Rules for Discernment – Particular vs Universal

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Once upon a time I had the chance to spend time with an unusual man who was a massage/hypnotherapist who believed we’d all be nudists after Jesus’ return. Which I wouldn’t necessarily have a problem with except for the fact that I live on the great northern tundra of the upper midwest where it’s Fahrenheit 9 degrees outside right now. Not long after I met him, he advised me that God wanted us to stop thinking and just trust his lead. After having a spiritual experience a few years prior during which God had told him to stop thinking he had made it part of his mission to advise others of this message going forward. I happened to know that it most certainly was not God’s will for me personally to stop thinking, but after spending time with this gentleman, I could totally understand why God would give HIM such an instruction. Every time he tried to reason things out, he inevitably wound up out in left field somewhere. In fact, the last I heard from him, he was toying around the edges of the anti-government “sovereign citizens movement”. (God puts such interesting people in my path. It’s one of the ways I know she loves me. lol)

There was a great deal about this gentleman that was unusual and peculiar, but his belief that a message given to him was a message meant for everyone generally is an error that one does run into fairly often among Christians. In fact, it’s not all that unusual for a Christian teacher to take some revelation, instruction or insight which he or she believes God has given them and proceed to teach it to others. Entire ministries have been built on this kind of thing. However, when you see someone doing this, it’s a definite red flag. Just because God gives you an instruction or revelation, doesn’t mean it’s meant for everyone. It doesn’t even mean it’s meant for you for all time. Generally speaking, when God teaches us something or gives us an instruction, it’s meant for us and for that time. It’s particular rather than universal.

Now, if you’ve been following along with my slow motion series outlining my “rules of discernment” for navigating the Christian church without falling prey to charlatans, cons and false teachers you’ll know that the other red flags I have pointed out (claiming authority for one’s self, promoting an us vs them mentality and claiming that there’s a basic pattern we should all fit into) came with a warning to run like hell away from anyone displaying them. Like, I won’t even carry on a conversation with people teaching those sorts of things beyond a polite “smile and nod” while figuring out how to extricate myself from the interaction as quickly as possible. Those kinds of people are flat-out dangerous. This particular error, however, may be more of a warning not to take the person making it too seriously. Or it could be predator who is using it as a way to claim authority for themselves which as we covered in Rule #1 is a warning to flee for your life to escape a likely predator.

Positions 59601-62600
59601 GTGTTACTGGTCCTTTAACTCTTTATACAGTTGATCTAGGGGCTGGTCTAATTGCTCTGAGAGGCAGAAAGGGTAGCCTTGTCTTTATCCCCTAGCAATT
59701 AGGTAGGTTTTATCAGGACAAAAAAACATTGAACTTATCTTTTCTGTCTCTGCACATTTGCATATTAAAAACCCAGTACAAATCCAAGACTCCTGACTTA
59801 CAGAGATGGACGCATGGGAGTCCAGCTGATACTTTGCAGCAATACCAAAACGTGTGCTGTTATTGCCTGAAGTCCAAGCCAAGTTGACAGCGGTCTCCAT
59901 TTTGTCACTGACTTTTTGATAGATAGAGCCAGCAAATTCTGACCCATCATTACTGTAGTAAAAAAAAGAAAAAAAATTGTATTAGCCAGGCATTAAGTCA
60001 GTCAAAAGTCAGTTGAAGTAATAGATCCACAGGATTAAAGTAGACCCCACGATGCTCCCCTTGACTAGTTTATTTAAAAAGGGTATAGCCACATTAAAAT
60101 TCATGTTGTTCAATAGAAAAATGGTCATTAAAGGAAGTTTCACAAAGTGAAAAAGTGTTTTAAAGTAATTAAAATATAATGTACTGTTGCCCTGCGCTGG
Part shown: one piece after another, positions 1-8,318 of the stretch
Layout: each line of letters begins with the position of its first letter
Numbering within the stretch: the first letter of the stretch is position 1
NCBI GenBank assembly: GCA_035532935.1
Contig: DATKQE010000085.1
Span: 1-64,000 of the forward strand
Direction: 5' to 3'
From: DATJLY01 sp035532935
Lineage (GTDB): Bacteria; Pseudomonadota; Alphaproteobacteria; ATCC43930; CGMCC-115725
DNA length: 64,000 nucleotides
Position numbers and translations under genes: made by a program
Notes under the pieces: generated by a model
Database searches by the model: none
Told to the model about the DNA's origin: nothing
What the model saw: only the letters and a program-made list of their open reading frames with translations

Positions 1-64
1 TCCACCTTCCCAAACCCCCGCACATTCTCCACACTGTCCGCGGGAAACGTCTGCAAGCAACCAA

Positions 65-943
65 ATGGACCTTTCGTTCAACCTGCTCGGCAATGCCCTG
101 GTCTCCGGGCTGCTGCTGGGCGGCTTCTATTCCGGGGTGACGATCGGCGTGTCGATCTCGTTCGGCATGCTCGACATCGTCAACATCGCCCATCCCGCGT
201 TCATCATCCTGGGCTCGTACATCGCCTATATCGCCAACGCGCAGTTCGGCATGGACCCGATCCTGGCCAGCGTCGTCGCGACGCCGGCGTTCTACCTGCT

Even if they’re not using their personal revelation to claim authority, accepting one person’s revelation as universally true can certainly mess you up. So don’t do it . But assuming that person doesn’t set off one of the other 3 red flags I’ve shared, it’s an error that can easily come from immaturity and a lack of understanding rather than actual malice.

A good, mature teacher knows that we all move through seasons and stages. And we have our own particular issues and personalities as well. What’s good for me may be death for you and vice versa. The more my massage/hypnotherapist turned his brain off and just let himself be lead by love, the better he and everyone else around him was. But at the time I met him, God had me puzzling over all kinds of ideas and thoughts that were coalescing into wisdom and insight that have served me quite well and formed the basis of a lot of my work. If I had taken my friend’s advice to stop thinking so much seriously, it wouldn’t have been good for me. Then again, there have certainly been times when my thinking turned toxic and clearing my mind was a needed survival mechanism. Things change, people change, seasons change and so it’s only natural that God’s leading in our lives will change as. Any teacher who doesn’t understand that basic fact is at high risk of leading anyone who listens to them astray.

Operation Saris for Grannies

So one day I will write what passes for a normal blog post around here again. But I am happy and I am content and I’m not entirely sure how to write when I am happy and content. But I’ll work it out eventually.

In the mean time, I wanted to ask your help with something. For a while now, I have had the good fortune to message via facebook with a Christian minister working in a section of southern India somewhere in the vicinity of Bangalore. He’s told me a bit about his ministry which involves outreach to the poorest of the poor. Which in India, is really poor. (That’s him above sharing a meal with some he caught lurking around one of his outdoor services.) But mostly we discussed spiritual and theological matters. He and I differ on some trifles here and there, but the good news he preaches as gospel is actually good news. Which is no small thing. Anyhow, yesterday, for the first time since I’ve known him, my friend asked me for some help.

You see, the picture below is from one of his services in a very remote village where most people basically live off the land and in make-shift shelters, if even that. He says that they don’t even have the standing required to qualify for help from the government or to engage in normal trade and work activities with other communities. These are the poorest of the poor in this world.